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El Paso 911 operators overworked, interim fire chief says

Time cards of 911 dispatch employees are showing alarmingly long work shifts.

In January it was not uncommon for employees to work overtime multiple times. Many of those long shifts were well over 12 hours. Several instances were found where dispatchers worked 15-hour shifts. Using a sample of 50 employee time cards, 66 percent of dispatchers had worked over nine hours during at least one shift in the month of January. Of those shifts 81 percent were at least 12 hours long.

To help fill the vacancies leading to that overtime, interim Chief Mario D'Agostino has changed recruitment.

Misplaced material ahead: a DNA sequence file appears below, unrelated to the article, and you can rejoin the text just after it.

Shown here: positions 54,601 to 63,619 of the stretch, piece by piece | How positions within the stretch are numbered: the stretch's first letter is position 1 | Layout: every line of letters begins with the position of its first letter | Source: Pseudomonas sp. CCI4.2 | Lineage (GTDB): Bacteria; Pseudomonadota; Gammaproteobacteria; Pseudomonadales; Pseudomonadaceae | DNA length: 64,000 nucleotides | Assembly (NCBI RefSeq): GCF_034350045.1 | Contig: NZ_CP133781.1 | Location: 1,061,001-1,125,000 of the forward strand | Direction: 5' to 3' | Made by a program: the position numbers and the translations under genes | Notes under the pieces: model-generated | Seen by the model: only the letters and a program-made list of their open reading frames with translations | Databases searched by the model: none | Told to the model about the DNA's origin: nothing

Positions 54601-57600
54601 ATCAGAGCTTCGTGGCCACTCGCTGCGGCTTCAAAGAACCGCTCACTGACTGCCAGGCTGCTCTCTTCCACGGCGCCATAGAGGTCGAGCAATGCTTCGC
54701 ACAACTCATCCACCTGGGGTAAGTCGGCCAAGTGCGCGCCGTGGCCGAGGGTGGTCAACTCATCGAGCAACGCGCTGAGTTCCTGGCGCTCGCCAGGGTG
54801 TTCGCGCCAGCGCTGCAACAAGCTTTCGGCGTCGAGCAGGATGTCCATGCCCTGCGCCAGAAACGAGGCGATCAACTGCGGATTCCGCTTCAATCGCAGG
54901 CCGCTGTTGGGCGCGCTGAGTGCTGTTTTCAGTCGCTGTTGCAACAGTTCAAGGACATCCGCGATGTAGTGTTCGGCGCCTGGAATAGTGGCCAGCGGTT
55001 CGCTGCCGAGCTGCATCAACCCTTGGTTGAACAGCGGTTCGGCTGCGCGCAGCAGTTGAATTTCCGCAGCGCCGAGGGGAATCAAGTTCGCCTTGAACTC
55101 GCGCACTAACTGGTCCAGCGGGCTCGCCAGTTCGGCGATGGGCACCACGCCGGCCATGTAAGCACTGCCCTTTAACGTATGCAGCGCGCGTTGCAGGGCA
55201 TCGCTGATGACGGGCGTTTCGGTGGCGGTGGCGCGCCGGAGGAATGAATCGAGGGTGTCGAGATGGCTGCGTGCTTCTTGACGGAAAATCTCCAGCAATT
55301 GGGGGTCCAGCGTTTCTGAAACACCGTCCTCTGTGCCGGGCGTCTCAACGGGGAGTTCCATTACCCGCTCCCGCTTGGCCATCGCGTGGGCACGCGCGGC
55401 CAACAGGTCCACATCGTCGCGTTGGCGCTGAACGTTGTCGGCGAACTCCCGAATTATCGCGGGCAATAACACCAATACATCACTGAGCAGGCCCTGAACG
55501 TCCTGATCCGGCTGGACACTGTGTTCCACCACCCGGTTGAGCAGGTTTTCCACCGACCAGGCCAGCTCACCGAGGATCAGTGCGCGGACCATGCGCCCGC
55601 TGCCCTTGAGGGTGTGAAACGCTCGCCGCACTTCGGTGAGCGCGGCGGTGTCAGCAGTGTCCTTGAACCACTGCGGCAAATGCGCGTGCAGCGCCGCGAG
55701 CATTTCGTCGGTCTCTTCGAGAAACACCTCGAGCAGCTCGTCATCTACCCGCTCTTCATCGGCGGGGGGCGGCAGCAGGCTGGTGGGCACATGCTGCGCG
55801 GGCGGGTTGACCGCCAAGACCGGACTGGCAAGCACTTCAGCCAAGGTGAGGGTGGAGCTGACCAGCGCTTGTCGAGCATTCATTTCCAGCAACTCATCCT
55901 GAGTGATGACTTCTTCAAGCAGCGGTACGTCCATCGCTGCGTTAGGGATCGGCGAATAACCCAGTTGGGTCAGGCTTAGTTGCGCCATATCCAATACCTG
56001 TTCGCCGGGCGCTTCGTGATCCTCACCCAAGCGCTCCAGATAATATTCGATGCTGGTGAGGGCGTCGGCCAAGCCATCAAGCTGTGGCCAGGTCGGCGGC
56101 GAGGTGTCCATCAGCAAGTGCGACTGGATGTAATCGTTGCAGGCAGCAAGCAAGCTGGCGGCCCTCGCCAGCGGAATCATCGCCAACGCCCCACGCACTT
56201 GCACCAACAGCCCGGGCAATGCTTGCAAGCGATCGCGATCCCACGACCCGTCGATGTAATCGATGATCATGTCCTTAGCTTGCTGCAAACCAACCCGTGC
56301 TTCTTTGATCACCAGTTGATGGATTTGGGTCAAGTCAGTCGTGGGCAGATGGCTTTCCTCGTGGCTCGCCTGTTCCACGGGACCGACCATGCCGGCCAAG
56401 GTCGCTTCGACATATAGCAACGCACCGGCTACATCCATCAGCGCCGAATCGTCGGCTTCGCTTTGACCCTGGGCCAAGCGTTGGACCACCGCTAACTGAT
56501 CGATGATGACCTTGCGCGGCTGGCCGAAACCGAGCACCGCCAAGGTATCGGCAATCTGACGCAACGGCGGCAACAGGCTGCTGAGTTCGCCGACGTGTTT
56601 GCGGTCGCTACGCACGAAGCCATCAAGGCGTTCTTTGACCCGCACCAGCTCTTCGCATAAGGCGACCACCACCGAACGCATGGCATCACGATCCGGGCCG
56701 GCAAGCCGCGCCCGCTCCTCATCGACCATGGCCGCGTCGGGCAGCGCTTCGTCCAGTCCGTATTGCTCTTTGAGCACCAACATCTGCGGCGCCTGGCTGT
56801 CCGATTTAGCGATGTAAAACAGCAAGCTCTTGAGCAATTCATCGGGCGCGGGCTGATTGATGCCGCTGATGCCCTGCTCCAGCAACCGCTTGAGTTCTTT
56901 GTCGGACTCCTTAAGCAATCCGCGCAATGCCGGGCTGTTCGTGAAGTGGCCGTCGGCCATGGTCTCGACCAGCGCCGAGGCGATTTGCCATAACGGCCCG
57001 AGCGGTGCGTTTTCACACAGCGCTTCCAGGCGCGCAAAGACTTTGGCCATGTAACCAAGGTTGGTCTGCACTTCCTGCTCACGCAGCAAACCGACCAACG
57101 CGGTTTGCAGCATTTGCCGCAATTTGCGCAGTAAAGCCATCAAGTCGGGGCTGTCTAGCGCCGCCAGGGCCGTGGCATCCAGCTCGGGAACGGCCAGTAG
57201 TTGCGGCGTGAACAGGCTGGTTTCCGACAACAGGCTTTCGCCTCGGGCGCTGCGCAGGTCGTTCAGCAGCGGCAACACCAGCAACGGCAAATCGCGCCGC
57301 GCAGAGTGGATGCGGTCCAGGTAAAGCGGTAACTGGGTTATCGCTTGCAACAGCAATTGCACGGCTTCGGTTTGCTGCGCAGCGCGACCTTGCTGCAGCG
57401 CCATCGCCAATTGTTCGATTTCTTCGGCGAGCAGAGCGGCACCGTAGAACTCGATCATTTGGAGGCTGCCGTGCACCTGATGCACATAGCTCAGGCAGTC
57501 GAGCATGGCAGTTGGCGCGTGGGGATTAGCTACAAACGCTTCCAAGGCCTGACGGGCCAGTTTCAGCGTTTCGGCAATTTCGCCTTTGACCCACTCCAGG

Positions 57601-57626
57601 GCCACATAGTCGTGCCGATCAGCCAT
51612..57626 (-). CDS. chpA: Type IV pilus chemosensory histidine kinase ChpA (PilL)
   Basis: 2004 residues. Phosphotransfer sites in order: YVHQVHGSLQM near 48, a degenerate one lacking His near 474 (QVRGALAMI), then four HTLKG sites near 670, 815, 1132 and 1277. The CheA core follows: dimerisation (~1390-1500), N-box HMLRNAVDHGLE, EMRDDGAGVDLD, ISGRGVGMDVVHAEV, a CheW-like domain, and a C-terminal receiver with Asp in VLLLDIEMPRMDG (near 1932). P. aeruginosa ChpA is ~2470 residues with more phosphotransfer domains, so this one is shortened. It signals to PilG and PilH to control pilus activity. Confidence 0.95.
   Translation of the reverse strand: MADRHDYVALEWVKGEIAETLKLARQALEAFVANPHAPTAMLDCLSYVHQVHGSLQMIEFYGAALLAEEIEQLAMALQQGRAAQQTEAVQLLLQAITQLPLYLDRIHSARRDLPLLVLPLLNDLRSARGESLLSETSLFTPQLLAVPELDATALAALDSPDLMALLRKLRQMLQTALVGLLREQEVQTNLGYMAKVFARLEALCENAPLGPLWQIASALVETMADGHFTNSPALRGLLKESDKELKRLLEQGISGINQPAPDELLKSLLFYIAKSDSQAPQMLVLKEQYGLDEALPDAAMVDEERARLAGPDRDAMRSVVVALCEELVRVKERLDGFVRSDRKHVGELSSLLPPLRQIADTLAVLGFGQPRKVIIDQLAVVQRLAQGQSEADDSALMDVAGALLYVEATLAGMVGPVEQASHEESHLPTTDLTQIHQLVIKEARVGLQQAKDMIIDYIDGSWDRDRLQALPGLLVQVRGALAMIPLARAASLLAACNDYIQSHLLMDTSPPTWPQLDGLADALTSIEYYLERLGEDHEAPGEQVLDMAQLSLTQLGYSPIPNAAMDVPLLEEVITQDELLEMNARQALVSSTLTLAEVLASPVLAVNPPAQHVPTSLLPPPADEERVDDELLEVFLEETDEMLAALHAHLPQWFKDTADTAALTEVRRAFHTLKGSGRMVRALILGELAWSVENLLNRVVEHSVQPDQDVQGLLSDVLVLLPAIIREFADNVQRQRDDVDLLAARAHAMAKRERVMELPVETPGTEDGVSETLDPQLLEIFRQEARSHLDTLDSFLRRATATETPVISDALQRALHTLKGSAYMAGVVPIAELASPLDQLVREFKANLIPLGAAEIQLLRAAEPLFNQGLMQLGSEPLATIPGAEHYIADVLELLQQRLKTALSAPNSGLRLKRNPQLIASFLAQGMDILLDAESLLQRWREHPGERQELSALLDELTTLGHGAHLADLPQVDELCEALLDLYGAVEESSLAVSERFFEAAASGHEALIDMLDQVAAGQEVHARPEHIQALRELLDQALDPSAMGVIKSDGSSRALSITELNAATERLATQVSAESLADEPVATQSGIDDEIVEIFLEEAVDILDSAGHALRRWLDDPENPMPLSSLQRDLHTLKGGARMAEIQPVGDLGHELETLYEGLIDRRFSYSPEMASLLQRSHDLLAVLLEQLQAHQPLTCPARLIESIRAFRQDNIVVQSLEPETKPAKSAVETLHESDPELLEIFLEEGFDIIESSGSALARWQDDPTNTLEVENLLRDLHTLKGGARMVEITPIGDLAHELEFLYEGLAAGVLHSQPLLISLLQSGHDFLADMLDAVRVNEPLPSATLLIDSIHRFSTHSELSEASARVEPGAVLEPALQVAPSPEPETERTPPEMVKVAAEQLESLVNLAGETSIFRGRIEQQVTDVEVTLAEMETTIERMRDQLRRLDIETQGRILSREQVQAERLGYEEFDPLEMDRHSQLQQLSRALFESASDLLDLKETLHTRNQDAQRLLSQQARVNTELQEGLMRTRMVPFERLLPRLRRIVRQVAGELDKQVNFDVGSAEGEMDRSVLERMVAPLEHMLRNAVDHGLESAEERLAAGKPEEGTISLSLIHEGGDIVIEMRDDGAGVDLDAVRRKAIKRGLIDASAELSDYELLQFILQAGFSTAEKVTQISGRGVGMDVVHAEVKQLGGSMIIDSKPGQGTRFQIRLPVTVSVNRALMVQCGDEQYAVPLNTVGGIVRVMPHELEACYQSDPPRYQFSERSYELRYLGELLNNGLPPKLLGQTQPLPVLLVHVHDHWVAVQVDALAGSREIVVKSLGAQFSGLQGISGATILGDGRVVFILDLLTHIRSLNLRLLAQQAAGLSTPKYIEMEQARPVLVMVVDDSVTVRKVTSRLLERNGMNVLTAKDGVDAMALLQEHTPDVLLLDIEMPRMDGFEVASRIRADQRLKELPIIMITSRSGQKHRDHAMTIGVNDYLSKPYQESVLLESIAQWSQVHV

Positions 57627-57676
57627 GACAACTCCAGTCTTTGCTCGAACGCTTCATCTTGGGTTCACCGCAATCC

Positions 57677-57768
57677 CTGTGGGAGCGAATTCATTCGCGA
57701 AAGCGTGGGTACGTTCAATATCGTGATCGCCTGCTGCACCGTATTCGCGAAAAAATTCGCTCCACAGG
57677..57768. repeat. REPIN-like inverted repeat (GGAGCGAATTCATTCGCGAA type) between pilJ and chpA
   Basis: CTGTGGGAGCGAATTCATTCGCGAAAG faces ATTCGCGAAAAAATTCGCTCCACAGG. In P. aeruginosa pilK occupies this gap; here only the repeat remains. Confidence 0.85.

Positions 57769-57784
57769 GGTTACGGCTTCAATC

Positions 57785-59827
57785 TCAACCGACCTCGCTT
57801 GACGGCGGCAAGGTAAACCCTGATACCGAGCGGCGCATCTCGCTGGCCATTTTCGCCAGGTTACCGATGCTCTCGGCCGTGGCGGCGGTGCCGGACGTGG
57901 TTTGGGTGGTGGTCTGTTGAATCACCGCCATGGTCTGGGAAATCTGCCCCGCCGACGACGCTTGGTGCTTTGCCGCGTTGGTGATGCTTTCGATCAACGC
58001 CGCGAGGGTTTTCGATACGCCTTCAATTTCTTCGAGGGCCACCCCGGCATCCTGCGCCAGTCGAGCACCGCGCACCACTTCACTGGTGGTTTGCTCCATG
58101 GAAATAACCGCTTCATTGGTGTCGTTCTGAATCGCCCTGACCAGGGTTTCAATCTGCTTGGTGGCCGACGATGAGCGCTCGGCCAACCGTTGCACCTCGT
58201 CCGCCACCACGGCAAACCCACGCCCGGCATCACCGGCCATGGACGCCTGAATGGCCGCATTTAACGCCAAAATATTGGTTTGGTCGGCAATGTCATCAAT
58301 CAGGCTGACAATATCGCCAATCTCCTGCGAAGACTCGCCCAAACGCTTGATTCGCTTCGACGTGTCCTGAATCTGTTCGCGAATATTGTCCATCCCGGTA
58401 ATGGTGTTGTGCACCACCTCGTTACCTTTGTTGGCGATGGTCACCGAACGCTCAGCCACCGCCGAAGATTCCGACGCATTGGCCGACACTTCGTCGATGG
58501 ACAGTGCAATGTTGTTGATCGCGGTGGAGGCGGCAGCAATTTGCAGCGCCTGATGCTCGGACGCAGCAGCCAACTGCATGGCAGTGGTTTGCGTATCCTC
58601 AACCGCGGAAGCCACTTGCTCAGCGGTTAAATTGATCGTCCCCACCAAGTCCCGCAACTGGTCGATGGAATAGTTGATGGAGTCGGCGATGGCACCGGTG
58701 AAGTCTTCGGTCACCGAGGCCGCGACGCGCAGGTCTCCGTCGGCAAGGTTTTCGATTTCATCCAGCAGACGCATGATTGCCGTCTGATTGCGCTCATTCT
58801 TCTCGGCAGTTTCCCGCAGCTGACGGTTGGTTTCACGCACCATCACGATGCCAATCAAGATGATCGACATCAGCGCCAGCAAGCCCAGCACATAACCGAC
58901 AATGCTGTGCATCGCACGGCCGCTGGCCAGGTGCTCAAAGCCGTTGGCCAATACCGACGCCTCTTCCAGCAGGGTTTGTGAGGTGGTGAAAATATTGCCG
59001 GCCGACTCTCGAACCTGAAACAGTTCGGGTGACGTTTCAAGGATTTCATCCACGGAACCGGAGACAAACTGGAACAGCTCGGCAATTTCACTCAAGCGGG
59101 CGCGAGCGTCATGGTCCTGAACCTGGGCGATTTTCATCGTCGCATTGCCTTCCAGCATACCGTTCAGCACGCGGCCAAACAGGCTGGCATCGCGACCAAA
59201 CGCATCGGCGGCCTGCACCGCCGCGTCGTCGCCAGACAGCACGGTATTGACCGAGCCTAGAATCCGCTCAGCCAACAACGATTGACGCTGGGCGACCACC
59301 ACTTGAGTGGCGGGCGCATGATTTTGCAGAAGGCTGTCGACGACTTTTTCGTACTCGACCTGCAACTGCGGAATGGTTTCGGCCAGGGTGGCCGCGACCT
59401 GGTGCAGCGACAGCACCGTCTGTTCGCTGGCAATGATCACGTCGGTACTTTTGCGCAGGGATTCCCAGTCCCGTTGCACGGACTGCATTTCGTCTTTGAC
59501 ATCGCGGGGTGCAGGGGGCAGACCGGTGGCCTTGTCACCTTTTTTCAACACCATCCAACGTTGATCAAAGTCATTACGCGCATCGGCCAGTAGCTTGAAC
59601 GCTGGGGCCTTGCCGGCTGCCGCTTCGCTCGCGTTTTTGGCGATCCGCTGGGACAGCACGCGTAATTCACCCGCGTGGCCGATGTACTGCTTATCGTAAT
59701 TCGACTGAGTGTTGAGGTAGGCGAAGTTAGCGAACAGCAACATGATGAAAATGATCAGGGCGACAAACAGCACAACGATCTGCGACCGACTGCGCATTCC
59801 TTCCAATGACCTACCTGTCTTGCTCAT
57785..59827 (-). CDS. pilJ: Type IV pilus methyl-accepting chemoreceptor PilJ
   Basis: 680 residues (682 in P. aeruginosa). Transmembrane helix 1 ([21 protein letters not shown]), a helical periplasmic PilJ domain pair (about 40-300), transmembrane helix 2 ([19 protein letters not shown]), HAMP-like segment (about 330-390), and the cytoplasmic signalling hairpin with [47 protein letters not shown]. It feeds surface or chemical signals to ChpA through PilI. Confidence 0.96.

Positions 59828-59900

"We actually verified their qualifications as we received the applications," D'Agostino said. "Rather than wait to get 1,000 and find out if you only have 18 to start."

Changes to training are also expected to help.

"We decreased the training time from eight to 10 down to five months," D'Agostino said. "The training in a classroom and then we bring them in through certain phases into the center to get their hands-on experience."

Right now, they're using volunteers from within the police and fire departments to fill in until their full staff is hired.

“On their days off, they are volunteering to come in to help with those additional shifts so that we don't place all the burden on our communicators,” D’Agostino said.

D'Agostino said a new recruit class made up of 26 people will start work Monday. That should help fill all current vacancies in dispatch.

The department is already recruiting for the next session in June. If you're interested, follow the link for more information.

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